Three days ago, Washington Post writer Valeria Strauss featured an article on her blog written by fellow education blogger and former high school teacher/superintendent/professor of education, Larry Cuban. Cuban’s article, entitled The problem with the Paul Vallas brand of school reform, argues that reformers like Paul Vallas push reform policy too quickly and then leave before the work is truly over. Cuban believes that Reformers’ goals are short-sighted with little time to analyze the impact of the changes made.
In Cuban’s words, quick reformers “get spent from there [sic] exertions or create too much turmoil, and soon exit leaving the debris of their reforms.”
Compelling, but flawed.
Cuban never accounts for the average tenure of a superintendent, which in urban districts is generally a short 3-4 years at best.
According to the American Association of School Administrators, the median retention of a Superintendent nation-wide is about five to six years, and according to the Council for Greater City Schools’ most recent findings, that number goes down to an average of 3.64 years in urban school districts.
Vallas served in Chicago for six years, in Philadelphia for five, and in New Orleans for four. According to those figures, and considering he’s worked exclusively in urban districts, he has actually exceeded the average tenure in each district he’s worked in.
Additionally, Cuban places sole blame on superintendents for leaving school districts. After four years in Seattle, Marie Goodloe-Johnson was pushed out by community groups and unions despite improved school performance. The same was the case for Vallas, who was pushed out of Chicago due to political pressure by both city hall and new union leadership.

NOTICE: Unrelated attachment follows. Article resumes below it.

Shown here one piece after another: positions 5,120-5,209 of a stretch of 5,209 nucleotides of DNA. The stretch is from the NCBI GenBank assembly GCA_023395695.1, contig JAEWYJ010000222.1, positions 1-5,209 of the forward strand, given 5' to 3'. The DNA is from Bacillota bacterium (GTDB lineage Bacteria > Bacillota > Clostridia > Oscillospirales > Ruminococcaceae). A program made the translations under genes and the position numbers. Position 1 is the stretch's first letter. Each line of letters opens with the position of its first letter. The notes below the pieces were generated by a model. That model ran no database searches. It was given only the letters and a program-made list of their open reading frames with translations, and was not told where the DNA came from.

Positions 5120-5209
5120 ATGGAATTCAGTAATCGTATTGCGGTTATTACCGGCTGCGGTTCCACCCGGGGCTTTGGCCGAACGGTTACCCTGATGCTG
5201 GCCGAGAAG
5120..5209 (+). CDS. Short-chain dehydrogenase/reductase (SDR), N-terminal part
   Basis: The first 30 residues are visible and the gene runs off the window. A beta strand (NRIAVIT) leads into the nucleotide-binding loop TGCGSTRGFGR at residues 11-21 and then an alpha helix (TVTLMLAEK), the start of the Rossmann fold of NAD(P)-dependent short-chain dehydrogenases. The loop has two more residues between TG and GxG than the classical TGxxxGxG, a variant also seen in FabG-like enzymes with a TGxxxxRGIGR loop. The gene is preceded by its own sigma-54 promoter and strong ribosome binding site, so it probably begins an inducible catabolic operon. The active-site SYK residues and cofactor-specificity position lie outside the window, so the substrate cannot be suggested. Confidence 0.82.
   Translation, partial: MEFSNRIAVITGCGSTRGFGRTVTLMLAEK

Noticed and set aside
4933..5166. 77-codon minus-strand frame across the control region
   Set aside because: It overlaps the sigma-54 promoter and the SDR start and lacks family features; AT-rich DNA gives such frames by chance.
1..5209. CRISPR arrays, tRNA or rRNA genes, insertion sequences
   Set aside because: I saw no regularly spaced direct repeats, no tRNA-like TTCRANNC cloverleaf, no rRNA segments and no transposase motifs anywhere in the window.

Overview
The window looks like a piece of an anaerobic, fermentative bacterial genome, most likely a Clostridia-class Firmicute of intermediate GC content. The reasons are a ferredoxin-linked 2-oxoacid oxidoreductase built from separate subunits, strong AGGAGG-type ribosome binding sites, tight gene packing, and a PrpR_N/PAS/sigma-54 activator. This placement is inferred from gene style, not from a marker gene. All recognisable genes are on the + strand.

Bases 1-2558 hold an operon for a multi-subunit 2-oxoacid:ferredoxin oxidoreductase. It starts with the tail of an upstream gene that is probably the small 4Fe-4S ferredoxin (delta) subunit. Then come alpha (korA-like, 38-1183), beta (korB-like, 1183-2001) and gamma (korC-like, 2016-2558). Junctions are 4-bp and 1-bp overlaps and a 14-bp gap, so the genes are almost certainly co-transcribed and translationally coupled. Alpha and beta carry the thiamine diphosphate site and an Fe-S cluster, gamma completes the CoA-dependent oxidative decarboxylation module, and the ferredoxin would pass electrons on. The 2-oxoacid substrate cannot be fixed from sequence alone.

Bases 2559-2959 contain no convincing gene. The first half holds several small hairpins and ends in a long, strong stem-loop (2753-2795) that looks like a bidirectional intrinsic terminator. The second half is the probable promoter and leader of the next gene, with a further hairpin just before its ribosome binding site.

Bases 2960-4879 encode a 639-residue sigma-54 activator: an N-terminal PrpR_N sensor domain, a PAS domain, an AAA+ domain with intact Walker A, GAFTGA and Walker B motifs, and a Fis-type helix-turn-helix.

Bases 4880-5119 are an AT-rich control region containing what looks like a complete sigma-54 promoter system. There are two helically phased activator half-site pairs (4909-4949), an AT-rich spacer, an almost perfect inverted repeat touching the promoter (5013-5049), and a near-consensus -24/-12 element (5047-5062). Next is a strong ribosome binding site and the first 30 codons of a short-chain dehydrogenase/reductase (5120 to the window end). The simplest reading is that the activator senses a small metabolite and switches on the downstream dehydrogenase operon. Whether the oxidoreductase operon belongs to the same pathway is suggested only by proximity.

Central to Cuban’s argument is this idea that reformers look exclusively to “reluctant (or inept) district bureaucrats, recalcitrant principals, and knuckle-dragging union leaders defending contracts that protect lousy teachers from pay-for-performance incentives” as the reasons for low test scores and achievement gaps in inner-city schools.
While closing budget gaps, standardizing testing, and pushing for greater accountability are all corner stones of Vallas’ vision for school reform, Cuban’s criticism implies those are the only areas of reform that have been undertaken.
In Chicago, Vallas inspired a vision screening program and here in Bridgeport he started the “cradle to the classroom” program. Both programs take a more holistic approach to education reform.
In sum, Cuban’s argument that reformers like Vallas move too quickly and focus on quantifiable problems leave districts in chaos doesn’t stand up to the facts in Vallas’ case: He’s stayed at schools longer than the national average and he’s instituted programs that are more holistic and don’t just focus on the bogeymen Cuban points to.